Daily testing in the county also saw a similar trend to that of new reported cases. After four days of a steady decline, from 927 new tests reported Sunday to 562 on Wednesday, there was a small increase Thursday, which saw 690 new tests.
Those who have fallen ill range from the age of 0 to 102. The county has had 995 hospitalizations and 185 deaths.
— Palm Beach County had 52 additional confirmed cases of COVID-19, raising the county total to 2,963. The number of new cases in the county has been volatile over the last few days.
On Monday, 66 new cases were reported and then spiked to 114 cases on Tuesday before seeing a sharp decline to 34 new cases on Wednesday. This rise and fall in new cases can also be seen in new daily test results.
Those who have fallen ill range from the age of 0 to 104. The county has had 440 hospitalizations and 186 deaths.
— Monroe County reported one additional confirmed cases of the disease, bringing the county total of known cases to 79. Those who have fallen ill range from age 6 to 80. The Florida Keys have had three deaths and nine hospitalizations.
Testing in Florida has seen a steady growth since the COVID-19 crisis began, but hasn’t hit the 33,000 daily testing benchmark needed to safely reopen restaurants, movie theaters and other businesses, according to epidemiologists.
Testing, like hospitalizations, helps officials determine the virus’s progress and plays a role in deciding whether it is safe to lift stay-at-home orders and loosen restrictions.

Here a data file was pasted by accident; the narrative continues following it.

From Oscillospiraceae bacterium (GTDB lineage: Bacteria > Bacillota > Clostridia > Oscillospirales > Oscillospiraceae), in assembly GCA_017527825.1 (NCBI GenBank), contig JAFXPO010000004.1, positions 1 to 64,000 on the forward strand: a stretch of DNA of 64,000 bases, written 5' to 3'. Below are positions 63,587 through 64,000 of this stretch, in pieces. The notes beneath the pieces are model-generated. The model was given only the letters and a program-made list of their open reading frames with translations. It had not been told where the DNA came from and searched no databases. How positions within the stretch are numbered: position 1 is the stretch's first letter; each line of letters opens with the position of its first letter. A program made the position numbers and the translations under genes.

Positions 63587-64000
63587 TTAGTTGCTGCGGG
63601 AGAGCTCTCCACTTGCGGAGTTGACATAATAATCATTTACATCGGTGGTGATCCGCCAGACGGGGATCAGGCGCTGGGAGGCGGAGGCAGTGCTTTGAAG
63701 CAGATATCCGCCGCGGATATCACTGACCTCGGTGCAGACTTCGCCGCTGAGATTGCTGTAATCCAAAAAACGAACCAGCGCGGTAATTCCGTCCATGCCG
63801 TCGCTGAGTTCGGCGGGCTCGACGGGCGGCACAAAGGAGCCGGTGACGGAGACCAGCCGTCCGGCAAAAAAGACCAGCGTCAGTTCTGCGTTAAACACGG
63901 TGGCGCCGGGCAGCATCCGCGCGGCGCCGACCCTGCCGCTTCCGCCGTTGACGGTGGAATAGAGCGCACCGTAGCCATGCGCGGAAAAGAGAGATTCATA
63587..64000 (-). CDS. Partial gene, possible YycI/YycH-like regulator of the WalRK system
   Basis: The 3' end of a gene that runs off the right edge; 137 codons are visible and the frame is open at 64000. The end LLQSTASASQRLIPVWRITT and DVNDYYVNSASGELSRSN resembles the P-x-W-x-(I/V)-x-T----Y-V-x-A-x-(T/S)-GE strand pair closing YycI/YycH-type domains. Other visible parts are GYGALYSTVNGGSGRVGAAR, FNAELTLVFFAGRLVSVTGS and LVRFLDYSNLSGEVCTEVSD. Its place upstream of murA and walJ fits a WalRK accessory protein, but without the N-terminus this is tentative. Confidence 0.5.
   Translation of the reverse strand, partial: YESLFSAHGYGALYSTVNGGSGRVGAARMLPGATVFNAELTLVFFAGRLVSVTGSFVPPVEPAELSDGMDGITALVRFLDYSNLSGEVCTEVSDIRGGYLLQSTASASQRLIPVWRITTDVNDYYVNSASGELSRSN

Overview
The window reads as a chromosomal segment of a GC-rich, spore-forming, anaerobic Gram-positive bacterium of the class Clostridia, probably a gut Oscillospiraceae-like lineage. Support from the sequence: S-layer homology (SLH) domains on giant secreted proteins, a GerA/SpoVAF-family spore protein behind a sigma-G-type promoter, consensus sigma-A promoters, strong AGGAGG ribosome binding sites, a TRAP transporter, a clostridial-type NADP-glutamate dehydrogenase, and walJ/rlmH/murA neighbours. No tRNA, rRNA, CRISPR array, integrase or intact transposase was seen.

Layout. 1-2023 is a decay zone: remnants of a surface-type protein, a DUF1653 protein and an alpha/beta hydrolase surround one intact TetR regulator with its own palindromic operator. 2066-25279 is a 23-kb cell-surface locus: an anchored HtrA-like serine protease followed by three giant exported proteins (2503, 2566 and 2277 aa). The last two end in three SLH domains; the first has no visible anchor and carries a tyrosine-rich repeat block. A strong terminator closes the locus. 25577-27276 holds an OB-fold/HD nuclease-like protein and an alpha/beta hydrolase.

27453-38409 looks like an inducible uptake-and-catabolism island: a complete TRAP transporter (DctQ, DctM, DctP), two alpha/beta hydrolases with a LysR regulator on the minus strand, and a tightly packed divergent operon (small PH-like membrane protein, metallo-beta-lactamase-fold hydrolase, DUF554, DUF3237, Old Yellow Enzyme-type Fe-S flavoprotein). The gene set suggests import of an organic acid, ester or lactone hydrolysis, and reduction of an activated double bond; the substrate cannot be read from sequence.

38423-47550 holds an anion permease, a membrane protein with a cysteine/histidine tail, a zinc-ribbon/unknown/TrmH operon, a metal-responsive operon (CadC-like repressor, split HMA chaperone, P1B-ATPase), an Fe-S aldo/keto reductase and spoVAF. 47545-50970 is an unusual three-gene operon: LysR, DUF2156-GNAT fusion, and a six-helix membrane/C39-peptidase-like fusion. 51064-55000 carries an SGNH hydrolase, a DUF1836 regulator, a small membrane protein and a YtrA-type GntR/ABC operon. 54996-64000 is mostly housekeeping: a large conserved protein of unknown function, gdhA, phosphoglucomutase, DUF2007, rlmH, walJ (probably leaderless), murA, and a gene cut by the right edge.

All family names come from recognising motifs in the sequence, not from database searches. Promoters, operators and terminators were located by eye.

On Thursday, the state recorded 15,531 new tests, or about half of what health experts say is needed.
This continues the trend of a steady decline in daily testing since Florida saw its highest day of testing on Sunday with 25,563 new tests.
It’s unclear if the decline in test results is because there are fewer people requesting tests or because they can’t access them.
As of Thursday, the state said it has conducted 382,966 tests. Of those, 33,690, or 8.80%, came back positive. The state said 1,187 tests were still pending results.
Health experts told the Miami Herald earlier this month they were concerned the number of pending COVID-19 tests listed by the state is an undercount because Florida reports only the number of Floridians waiting to get test results from state labs, not private ones — and private labs are completing more than 90% of state tests.
(Miami Herald staff writers Daniel Chang and Ben Conarck contributed to this report.)